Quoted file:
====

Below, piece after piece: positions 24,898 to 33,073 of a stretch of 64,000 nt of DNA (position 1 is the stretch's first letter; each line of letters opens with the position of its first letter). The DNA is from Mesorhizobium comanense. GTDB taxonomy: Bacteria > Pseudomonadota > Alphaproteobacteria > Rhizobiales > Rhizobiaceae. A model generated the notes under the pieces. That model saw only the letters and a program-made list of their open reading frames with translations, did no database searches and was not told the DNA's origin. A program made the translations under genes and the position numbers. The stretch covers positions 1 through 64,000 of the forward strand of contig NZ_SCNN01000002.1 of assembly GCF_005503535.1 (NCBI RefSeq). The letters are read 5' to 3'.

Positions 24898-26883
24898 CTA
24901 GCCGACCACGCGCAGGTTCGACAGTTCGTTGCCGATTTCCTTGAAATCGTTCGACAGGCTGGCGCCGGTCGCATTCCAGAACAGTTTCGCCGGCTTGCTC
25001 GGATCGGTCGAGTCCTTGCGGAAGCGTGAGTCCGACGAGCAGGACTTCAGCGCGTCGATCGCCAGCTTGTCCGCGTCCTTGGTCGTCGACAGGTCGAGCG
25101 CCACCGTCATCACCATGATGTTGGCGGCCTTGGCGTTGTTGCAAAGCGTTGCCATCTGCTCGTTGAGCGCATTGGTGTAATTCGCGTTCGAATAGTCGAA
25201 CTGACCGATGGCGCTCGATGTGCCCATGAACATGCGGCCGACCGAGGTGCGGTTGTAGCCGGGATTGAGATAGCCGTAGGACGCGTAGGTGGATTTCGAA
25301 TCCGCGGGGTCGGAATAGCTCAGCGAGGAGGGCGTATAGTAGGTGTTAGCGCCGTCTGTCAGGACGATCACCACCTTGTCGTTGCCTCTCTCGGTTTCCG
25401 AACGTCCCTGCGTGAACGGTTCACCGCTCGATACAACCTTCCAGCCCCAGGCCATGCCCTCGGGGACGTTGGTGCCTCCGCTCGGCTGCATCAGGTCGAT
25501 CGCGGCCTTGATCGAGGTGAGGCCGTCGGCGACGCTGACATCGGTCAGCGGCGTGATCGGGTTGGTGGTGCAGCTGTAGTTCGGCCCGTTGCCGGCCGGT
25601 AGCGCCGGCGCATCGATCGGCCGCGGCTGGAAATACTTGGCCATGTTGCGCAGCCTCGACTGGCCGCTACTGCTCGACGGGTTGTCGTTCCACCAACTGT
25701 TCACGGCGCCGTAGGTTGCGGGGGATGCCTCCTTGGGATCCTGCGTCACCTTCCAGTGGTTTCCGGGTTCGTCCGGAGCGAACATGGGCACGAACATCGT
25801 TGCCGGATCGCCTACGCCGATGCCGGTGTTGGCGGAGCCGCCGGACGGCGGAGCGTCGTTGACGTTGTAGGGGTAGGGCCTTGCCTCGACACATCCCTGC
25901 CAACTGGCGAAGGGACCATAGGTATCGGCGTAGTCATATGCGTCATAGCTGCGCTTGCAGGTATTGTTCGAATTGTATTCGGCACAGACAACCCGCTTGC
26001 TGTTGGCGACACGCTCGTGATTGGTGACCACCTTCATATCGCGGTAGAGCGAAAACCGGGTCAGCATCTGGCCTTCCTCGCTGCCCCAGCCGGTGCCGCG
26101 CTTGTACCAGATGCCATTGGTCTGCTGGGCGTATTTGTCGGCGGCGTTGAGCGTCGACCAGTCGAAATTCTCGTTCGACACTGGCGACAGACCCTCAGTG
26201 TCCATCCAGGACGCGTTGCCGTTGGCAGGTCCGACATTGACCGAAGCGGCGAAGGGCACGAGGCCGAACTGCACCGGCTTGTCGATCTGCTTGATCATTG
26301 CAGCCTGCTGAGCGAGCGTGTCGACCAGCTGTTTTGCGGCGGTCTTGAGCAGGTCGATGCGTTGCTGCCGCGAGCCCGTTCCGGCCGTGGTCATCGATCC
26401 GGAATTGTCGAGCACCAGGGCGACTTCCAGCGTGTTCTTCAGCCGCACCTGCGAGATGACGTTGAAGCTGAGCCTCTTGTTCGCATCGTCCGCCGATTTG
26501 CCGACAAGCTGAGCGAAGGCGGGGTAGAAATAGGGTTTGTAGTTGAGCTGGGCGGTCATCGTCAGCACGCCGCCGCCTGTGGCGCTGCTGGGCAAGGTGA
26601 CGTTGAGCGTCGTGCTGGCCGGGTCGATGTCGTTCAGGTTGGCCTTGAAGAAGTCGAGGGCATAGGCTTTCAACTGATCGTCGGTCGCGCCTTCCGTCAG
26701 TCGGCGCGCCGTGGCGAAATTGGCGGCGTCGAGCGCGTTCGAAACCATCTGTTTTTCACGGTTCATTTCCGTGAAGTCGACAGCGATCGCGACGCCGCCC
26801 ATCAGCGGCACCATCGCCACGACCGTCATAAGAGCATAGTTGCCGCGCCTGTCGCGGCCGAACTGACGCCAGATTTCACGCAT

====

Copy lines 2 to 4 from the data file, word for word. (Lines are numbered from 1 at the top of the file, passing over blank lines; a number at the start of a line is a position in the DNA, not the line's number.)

Positions 24898-26883
24898 CTA
24901 GCCGACCACGCGCAGGTTCGACAGTTCGTTGCCGATTTCCTTGAAATCGTTCGACAGGCTGGCGCCGGTCGCATTCCAGAACAGTTTCGCCGGCTTGCTC